Web Hosting Resource Kit – Editor’s Opinion 3/2004
Last weekend I received a call from a friend. One of his dedicated servers had crashed at 4.00 AM. The motherboard was fried and nothing worked anymore. This friend of mine is running a large auction website for art and partially depends on the income from this source. As the server went down his site was down. From the time he found the server down until the data center provider had fixed the box it took about 6 hours. I consider that pretty good. Anyway – this incident raised the question how much redundancy is needed for the average host? One provider can bring up that downed box in 6 hours but others might need 2 days. If your income depends on the server to be available 99.5% or more – can you risk running your server without failover or offsite/offserver backups?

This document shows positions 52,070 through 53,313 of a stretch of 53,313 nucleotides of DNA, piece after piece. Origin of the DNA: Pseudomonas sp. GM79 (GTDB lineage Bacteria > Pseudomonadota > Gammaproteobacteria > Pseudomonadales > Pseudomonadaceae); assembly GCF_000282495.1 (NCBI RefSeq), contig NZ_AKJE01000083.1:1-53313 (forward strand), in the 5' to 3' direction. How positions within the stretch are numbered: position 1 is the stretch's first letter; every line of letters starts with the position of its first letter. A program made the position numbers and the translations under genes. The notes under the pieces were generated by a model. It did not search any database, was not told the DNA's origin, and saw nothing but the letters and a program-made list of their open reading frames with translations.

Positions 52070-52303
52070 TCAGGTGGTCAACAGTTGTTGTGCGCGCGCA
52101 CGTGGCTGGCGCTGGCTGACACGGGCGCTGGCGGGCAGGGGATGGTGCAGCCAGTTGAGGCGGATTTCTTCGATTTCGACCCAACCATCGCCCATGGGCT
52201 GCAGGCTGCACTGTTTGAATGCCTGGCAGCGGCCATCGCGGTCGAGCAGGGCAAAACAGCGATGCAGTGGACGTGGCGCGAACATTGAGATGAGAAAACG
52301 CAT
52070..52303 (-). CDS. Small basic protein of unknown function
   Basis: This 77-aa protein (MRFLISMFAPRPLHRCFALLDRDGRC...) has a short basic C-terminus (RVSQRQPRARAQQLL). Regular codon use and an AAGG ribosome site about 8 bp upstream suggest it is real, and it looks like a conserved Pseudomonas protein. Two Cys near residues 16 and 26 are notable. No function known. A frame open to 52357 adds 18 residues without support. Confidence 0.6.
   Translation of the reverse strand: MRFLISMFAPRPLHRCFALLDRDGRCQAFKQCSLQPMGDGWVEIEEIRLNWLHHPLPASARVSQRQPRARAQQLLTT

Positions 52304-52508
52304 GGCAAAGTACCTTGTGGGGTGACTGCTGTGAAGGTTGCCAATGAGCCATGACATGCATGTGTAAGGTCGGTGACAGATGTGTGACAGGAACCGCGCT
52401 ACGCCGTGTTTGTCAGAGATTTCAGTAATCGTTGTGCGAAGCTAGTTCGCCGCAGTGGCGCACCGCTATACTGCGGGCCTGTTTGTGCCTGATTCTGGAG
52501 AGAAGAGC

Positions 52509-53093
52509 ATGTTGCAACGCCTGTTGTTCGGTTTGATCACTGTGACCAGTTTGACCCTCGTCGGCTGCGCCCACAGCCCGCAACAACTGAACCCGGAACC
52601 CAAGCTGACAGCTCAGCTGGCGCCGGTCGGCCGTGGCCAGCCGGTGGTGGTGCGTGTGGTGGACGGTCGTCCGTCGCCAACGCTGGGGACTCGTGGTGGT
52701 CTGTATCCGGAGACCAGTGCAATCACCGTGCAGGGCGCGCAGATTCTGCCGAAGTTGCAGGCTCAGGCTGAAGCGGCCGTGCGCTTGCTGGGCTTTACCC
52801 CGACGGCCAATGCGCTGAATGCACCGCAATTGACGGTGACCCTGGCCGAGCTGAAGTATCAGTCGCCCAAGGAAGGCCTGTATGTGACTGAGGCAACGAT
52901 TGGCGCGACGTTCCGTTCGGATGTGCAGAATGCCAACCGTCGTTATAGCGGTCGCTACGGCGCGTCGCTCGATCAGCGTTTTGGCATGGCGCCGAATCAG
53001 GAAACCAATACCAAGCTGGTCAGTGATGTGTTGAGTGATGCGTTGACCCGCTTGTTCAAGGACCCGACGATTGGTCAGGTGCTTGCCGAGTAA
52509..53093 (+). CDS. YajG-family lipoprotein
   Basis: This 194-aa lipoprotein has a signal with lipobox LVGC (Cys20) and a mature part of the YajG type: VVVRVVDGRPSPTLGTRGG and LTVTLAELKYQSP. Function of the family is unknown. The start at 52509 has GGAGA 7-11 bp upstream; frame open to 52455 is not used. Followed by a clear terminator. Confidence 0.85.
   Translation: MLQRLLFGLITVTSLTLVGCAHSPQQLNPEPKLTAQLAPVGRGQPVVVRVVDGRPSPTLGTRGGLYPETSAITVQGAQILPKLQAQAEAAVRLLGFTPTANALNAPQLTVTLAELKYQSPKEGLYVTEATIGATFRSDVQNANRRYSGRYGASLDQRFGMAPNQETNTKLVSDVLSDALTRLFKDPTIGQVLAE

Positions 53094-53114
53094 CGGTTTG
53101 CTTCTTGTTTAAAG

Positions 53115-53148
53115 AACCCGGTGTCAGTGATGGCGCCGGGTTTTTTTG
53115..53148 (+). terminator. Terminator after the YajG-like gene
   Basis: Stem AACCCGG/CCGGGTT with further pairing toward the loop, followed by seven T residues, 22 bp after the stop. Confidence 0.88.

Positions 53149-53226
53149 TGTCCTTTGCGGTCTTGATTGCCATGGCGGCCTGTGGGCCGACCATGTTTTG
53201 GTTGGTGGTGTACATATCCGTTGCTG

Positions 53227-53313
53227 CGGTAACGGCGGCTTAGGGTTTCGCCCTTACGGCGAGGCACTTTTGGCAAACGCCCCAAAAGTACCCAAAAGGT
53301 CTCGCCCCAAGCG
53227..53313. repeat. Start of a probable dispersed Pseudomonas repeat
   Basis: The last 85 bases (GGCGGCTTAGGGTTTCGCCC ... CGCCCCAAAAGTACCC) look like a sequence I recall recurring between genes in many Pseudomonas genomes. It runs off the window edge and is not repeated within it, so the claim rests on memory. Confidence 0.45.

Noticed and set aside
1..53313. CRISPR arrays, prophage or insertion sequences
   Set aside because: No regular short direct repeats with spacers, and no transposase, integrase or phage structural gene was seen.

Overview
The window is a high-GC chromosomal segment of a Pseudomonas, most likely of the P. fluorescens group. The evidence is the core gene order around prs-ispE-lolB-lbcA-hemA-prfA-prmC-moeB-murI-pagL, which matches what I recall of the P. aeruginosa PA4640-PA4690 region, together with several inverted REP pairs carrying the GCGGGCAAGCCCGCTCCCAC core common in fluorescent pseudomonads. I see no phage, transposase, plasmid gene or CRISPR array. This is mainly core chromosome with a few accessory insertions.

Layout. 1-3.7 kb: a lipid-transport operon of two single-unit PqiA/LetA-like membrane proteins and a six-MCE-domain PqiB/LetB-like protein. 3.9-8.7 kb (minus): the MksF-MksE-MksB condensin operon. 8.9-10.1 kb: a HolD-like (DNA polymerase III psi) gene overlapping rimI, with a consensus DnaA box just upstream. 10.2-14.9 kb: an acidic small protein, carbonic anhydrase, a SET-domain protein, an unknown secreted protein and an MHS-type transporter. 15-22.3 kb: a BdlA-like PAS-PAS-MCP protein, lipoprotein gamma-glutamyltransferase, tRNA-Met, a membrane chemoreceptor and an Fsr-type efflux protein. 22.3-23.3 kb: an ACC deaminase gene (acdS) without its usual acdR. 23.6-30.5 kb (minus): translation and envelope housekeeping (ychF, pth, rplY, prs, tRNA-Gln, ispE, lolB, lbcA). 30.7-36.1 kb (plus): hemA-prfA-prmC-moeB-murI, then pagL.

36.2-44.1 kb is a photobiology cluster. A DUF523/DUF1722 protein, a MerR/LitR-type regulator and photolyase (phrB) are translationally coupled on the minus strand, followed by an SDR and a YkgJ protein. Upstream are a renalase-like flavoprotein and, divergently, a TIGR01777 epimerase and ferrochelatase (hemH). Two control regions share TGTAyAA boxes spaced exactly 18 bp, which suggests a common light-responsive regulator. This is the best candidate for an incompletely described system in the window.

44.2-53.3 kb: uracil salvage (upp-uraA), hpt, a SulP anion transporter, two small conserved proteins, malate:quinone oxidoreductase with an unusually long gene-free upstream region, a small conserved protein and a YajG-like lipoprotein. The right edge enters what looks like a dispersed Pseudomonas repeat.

Most web hosts offer some sort of backups but the number of RAID 1,5 server hosts seems to be limited and small. Is it time for the industry to reconsider the way it is heading right now? In most cases only people who get into a situation like this will look closer at redundant systems and failover technology. The additional money spend will not eliminate the chance for failure of hardware – but it will add an additional level of service availability to your business.
This friend of mine moved to a new server just a few days after this incident. Dual processors and RAID1 – if your income depends on the server you should not leave certain things up for failure. One downtime might be acceptable – imagine the box go down again because of a bad hard drive in 2 weeks. Clients will not always tolerate this. A good reputation could be destroyed in minutes.
So, what is your level of protection?